Inside eLife

Latest

  1. Webinar Report: The "science of science" - using meta-research to make research more transparent and reproducible

    Watch back as our panelists explore ways that you can use meta-research, or the science of science, to make research more transparent, rigorous and reproducible.
  2. eLife Ambassadors: An invitation to take part in 2022

    Early-career researchers who wish to join the third edition of our community learning and advocacy programme can apply by November 7, 2021.
  3. eLife Latest: Welcoming our newest early-career reviewers in Structural Biology and Molecular Biophysics

    New early-career reviewers will support eLife’s Public Review process.
  4. Privacy Notice: eLife Community Ambassadors Programme

    Details related to the data held and processed as part of applications to the eLife Community Ambassadors Programme
  5. Special Issue: Call for papers on the impact of the COVID-19 pandemic on cancer prevention, control, care and survivorship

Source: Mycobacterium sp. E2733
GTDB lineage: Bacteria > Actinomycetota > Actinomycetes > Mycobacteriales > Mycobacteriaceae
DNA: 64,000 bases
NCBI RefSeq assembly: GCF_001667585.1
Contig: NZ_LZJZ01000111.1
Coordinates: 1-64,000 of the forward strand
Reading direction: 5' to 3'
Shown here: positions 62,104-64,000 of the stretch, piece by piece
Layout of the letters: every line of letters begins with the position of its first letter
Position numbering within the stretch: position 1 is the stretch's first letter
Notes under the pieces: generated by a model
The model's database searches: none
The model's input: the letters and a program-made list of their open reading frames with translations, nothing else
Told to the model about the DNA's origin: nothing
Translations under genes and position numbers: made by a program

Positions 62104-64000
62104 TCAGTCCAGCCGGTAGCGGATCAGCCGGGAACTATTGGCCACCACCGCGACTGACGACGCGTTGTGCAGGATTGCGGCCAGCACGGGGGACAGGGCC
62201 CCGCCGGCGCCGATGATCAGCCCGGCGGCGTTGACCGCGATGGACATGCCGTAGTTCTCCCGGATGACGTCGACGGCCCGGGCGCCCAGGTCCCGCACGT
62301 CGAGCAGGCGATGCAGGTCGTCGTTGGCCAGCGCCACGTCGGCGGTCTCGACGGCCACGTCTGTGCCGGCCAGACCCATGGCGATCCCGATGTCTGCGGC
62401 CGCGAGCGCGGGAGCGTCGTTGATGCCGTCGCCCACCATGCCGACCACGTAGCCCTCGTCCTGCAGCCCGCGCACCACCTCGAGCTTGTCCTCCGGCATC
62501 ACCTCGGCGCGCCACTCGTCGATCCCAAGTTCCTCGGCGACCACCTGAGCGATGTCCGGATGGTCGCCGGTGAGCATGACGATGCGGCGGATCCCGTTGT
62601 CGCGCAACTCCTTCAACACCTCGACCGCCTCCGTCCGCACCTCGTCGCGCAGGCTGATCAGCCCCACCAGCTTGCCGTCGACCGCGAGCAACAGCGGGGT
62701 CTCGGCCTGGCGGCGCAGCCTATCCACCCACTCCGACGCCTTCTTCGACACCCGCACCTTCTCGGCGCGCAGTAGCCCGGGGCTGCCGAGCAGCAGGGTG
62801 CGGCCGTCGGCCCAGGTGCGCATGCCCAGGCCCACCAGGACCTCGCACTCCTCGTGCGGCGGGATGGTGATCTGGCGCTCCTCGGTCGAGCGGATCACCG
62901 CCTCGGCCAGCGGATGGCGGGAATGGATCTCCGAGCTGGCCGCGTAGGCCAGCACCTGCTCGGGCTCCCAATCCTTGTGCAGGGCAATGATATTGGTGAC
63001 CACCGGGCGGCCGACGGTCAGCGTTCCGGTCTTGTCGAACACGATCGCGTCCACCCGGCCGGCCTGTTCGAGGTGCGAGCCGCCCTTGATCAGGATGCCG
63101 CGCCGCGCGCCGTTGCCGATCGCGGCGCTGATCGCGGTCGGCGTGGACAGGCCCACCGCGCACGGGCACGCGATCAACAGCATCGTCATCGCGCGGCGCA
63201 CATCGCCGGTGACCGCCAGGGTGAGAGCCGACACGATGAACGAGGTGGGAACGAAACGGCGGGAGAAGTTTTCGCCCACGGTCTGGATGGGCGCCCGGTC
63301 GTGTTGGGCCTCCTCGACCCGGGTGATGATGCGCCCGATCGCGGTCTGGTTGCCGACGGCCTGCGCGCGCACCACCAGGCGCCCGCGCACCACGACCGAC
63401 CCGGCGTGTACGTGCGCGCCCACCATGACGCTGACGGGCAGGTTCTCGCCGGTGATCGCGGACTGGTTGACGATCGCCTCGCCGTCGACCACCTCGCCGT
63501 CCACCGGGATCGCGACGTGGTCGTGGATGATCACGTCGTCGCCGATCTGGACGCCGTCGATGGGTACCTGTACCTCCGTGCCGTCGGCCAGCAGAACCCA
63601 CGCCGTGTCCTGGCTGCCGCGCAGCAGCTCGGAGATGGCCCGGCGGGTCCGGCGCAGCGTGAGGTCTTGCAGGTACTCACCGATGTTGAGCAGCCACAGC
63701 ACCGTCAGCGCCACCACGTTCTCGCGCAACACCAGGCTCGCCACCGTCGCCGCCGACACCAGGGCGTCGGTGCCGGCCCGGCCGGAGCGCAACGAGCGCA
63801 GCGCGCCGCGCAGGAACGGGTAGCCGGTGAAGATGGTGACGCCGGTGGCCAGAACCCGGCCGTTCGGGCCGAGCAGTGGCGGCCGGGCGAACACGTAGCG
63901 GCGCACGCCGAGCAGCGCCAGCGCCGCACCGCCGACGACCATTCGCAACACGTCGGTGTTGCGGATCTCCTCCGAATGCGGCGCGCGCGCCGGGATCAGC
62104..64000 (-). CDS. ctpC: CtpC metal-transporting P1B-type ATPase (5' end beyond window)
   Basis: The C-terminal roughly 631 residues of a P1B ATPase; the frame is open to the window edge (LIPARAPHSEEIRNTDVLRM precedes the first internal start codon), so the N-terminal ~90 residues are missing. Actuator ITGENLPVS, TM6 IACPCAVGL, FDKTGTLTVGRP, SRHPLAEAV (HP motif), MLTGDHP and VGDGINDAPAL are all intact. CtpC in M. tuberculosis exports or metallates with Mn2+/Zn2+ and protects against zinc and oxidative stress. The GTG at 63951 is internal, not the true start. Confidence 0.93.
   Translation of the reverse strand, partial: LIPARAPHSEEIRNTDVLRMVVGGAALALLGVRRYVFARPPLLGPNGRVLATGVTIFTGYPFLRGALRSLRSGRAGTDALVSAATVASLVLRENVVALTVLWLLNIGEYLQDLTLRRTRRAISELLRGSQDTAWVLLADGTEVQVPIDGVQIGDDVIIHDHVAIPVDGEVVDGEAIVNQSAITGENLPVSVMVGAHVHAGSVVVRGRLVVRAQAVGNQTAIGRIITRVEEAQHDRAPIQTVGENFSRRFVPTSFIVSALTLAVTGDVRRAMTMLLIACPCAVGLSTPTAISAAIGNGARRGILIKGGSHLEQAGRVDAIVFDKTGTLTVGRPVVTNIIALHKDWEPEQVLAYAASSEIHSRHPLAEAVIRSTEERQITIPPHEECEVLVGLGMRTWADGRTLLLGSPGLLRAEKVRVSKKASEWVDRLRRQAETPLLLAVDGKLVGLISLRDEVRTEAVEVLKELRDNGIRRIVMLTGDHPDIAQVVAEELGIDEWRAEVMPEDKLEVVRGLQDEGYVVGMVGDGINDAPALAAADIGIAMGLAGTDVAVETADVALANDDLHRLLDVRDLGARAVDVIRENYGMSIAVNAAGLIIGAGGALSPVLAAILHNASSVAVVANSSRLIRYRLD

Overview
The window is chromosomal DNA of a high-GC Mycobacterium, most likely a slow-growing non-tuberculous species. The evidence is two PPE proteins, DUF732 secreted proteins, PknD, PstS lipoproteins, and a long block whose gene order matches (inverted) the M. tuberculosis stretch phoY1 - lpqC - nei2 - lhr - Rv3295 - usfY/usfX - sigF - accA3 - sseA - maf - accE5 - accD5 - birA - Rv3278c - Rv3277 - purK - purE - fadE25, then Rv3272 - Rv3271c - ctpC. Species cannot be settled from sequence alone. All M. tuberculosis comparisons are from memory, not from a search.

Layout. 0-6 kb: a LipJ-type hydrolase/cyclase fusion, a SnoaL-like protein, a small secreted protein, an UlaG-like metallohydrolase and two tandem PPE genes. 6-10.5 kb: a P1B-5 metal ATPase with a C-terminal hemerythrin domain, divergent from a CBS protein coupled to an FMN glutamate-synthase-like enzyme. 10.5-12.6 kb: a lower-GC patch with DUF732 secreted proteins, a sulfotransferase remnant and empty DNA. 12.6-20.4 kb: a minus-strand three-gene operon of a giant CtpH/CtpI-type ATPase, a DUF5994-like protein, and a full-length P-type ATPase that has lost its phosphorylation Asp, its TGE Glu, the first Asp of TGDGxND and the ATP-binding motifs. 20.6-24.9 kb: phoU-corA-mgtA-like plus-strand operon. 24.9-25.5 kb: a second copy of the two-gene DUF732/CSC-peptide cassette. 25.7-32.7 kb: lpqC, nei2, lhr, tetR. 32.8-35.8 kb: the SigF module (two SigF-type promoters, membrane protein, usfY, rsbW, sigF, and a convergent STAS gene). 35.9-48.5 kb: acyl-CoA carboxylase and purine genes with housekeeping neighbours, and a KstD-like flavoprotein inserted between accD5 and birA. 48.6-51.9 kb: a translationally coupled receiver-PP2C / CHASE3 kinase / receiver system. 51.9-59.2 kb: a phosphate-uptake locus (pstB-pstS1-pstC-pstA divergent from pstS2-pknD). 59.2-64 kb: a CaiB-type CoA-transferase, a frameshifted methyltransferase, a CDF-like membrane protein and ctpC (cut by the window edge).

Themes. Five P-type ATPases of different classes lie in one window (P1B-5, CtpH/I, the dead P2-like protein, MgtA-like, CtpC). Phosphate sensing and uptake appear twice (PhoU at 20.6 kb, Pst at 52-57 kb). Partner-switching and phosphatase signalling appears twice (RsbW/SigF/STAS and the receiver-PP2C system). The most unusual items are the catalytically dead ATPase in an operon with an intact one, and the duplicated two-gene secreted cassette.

eLife is pleased to announce a new Special Issue, curating timely research in this important area of public health.
  6. Annual Report: 2020 in review

    We reflect on eLife’s efforts to drive change in scientific and medical publishing during an eventful year.
  7. Event Report: Computational and Systems Biology Symposium

    Watch back leading computational and systems biology researchers presenting their work and showcasing the breadth of themes within this subject area.
  8. Ben Barres Spotlight Awards: Applications open for 2021

    This year’s awards are our most inclusive to date, offering funds of up to $6,000 to support the work of researchers from underrepresented backgrounds and countries with limited funding.
  9. eLife Latest: July 2021 update on our actions to promote equity, diversity and inclusion

    In the second of our twice-yearly reports, we outline the progress and ongoing work at eLife to tackle inequalities in research and publishing.
  10. Journal Policy: eLife partners with national laboratories around more inclusive name-change process

    A new partnership between publishers and institutions is set to lessen the administrative and emotional burden on researchers who wish to change their names in their published works.